The days are long, but the years are short.
It’s such a cliché. And in a year when time got turned on its head and seemed to move in the strangest ways – standing still in the first few weeks of the pandemic when schools shut down, social activities came to a halt, and many us began working from home followed by months and months of the repetitive sameness that dragged on and on – I can only imagine the days were very long for mamas trapped inside their homes with little ones.
But, as mama to a high school senior, time has suddenly begun to move far too quickly, and suddenly I see how fast it has been moving all along.
It struck me as I was walking along Frazier Avenue in Hill City a few days ago. I saw two young couples walking with their babies, one in a stroller, one in a Bjorn. And instantly, I was transported to that time in my mind, but what got me even more was noticing the deep cuff on one of the mama’s jeans. It felt like yesterday, literally as if it just happened, that I was sitting in the living room of my home in Atlanta listening to my doula, Devon, tell me about how her little sister and her friends were all into wearing jeans with a deep cuff and it was this new trend. That was over 18 years ago. How? I cannot get my mind around how I went from being pregnant and having so many hopes and dreams and wondering who this smushy little creature growing inside of me would be, to looking at him standing in front of me now and having to look up almost a foot to look him in the eye as he tells me about his plans for prom. But, also, (even though I love them), how are deep cuffs still a trend almost 20 years later? Or are they not and neither I nor this young mom got the memo? Or have they just come back around again?
Fashion trends notwithstanding, I am undone by time right now.
My friends and I constantly say that we don’t feel old. We wonder how we could possibly be 40 or 50 or wherever we land in between when we still feel like our young and vital 20-something selves on the inside. I ask myself that a lot, then just accept that it just is. But really…how can I be discussing corsages and prom-fashion with the sweet little blue-eyed boy who had me cut hydrangeas from our garden to take to school for his three-year old crush in preschool? How am I exploring dormitory options and writing out lists of what he’ll need in his dorm room for the kid I was just packing up for his first overnight camp?
In what feels in some ways like an instant, we’ve gone from a world of “firsts” to a season of “lasts,” driven home recently when we received an email from the principal of our school with all the important dates seniors and their parents need to know about. Prom. Senior Night. Graduation. Still exciting and important firsts for us, but mixed in alongside our last spring break as a family of four. The last time I’ll pack his lunch, which, to be honest, may have happened already. The last time he’ll walk out the door as a high-school student. And at some point, the last family dinner or last sleep in his bed when he still lives full-time in our home. And hopefully (PTL) the last fight with his brother.
It’s just stupidly bittersweet. Obviously, there were other “lasts,” like the last bottle or last diaper or last little kid sleepover or hundreds of other moments that just passed without fanfare or were celebrated because…well, you’re just anticipating them in the same way you are having a kid graduate and grow up.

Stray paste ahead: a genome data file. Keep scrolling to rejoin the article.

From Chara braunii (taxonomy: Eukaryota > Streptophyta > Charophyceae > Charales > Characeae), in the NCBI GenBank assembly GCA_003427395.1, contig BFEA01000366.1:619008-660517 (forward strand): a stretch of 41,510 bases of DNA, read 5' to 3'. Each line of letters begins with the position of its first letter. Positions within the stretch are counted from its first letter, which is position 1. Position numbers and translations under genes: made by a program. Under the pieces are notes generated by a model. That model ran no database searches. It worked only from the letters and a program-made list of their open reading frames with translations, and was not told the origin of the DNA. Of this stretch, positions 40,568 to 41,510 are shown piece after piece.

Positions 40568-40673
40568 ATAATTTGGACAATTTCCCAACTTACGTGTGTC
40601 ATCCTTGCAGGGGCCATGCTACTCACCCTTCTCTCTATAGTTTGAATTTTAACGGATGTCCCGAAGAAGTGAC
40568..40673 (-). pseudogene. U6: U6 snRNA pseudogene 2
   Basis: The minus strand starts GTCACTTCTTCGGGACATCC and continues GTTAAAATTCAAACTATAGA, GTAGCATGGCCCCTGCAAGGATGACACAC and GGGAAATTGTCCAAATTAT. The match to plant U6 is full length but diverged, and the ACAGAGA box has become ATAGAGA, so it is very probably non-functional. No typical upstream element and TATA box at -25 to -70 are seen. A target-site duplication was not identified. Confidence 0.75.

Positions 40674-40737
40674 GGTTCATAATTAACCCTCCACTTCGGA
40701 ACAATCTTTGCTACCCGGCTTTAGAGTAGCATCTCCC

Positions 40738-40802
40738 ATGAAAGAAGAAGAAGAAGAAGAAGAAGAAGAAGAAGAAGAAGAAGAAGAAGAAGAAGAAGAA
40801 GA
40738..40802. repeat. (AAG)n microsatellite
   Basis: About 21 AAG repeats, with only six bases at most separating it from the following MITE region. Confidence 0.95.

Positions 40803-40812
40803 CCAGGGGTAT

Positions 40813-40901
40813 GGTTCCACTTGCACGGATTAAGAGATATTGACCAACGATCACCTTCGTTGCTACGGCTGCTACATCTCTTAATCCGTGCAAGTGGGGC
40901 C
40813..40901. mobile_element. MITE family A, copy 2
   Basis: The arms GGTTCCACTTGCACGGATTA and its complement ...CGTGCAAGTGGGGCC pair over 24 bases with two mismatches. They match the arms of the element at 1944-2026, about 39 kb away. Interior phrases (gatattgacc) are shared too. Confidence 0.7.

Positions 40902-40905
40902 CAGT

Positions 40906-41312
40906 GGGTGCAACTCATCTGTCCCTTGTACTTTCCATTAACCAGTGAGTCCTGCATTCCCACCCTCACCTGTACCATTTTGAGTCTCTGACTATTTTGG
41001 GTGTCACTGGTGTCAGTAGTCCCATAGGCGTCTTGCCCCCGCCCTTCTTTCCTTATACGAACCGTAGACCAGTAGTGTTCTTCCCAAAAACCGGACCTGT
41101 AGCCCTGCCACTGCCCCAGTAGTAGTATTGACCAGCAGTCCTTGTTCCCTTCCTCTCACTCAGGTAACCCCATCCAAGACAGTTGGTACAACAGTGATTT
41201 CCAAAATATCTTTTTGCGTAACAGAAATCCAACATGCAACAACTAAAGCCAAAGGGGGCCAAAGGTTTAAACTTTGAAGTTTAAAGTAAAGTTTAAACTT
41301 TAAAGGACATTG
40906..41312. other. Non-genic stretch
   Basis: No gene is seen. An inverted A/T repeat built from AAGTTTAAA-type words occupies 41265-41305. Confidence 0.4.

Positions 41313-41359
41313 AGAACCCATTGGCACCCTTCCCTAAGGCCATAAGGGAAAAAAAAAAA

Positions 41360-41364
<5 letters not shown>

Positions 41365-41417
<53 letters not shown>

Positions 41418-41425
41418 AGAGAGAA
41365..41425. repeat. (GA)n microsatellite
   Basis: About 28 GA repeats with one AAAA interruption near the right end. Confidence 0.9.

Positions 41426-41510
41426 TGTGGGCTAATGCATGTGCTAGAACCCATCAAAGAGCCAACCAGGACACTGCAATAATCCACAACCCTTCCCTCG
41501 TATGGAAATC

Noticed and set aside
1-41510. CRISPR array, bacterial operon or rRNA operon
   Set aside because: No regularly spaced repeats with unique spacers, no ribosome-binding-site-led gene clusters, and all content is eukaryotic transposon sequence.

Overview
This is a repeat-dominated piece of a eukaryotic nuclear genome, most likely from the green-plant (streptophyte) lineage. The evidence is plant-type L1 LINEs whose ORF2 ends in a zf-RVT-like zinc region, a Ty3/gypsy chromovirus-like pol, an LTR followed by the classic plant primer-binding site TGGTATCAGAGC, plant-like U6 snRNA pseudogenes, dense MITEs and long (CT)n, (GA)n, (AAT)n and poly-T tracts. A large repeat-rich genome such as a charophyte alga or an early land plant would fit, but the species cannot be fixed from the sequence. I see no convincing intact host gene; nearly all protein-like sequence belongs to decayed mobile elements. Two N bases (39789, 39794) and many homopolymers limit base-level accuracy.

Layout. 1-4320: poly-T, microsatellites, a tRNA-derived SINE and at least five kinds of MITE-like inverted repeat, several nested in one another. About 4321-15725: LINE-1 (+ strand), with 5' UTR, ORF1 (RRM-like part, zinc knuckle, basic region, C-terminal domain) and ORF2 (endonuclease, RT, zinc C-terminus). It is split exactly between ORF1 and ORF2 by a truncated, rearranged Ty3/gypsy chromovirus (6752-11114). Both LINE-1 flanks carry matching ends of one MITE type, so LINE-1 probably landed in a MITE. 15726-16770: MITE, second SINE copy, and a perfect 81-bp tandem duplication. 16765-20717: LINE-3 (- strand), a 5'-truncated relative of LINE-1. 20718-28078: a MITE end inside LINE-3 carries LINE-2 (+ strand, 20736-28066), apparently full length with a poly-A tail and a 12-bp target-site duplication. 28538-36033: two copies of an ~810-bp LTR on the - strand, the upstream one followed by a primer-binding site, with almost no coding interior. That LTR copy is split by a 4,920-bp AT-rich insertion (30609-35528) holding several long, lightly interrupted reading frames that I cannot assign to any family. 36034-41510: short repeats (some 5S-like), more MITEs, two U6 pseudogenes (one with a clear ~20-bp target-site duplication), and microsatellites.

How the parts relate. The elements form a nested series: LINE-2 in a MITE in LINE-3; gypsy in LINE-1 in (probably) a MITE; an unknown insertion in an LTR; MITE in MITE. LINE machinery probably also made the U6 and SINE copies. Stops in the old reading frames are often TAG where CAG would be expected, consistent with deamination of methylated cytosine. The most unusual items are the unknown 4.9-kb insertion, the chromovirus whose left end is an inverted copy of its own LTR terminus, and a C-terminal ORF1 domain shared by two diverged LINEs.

Don’t get me wrong. I am thrilled for him and me! As I shared in a previous post, I’m so excited to watch my baby bird fly. But, the poignancy of the brief time I had him here to love and nurture and make sure he’s ready for the world has begun creeping in as the weirdness of COVID-time has shifted yet again. The hope borne of getting my first dose of the vaccine combined with the arrival of March and the one-year anniversary of when all this began, mixed with the list of big events coming up for my senior makes it feel as if time has sped up and my head spins with the fierce emotion of it all.
I know, as I’ve said before, these rights of passage are normal. All parents feel these pangs. It just kind of snuck up on me because I’ve been so focused on the joy and excitement of what awaits my kiddo that I hadn’t really let myself think about my own feelings. It definitely feels selfish to me to have those feelings or express them, but I have to admit to having a minor panic attack when I thought about it today. But, because I have some pretty awesome friends who have already walked this path, I got great advice from my friend Danielle who reminded me of what waits on the other side.
Just because my child grows up and moves into chapter one of adulthood doesn’t mean our relationship ends. It simply means it takes on new characteristics and evolves into a relationship with my adult child. And that’s pretty cool. While I never had much of a close relationship with my mom as an adult for a variety of reasons, I’m excited about what being a friend and support system for my grown son will look like. I hope the foundation for communication we have built so far allows us to grow in new directions. I love that we share new music with one another and watch movies and TV shows together and talk about politics and current events and I feel hopeful we’ll continue to have that. I can’t wait for him to share with me what he’s learning when he does get to college and I can’t wait to see him keep blooming and to get to know the man he becomes.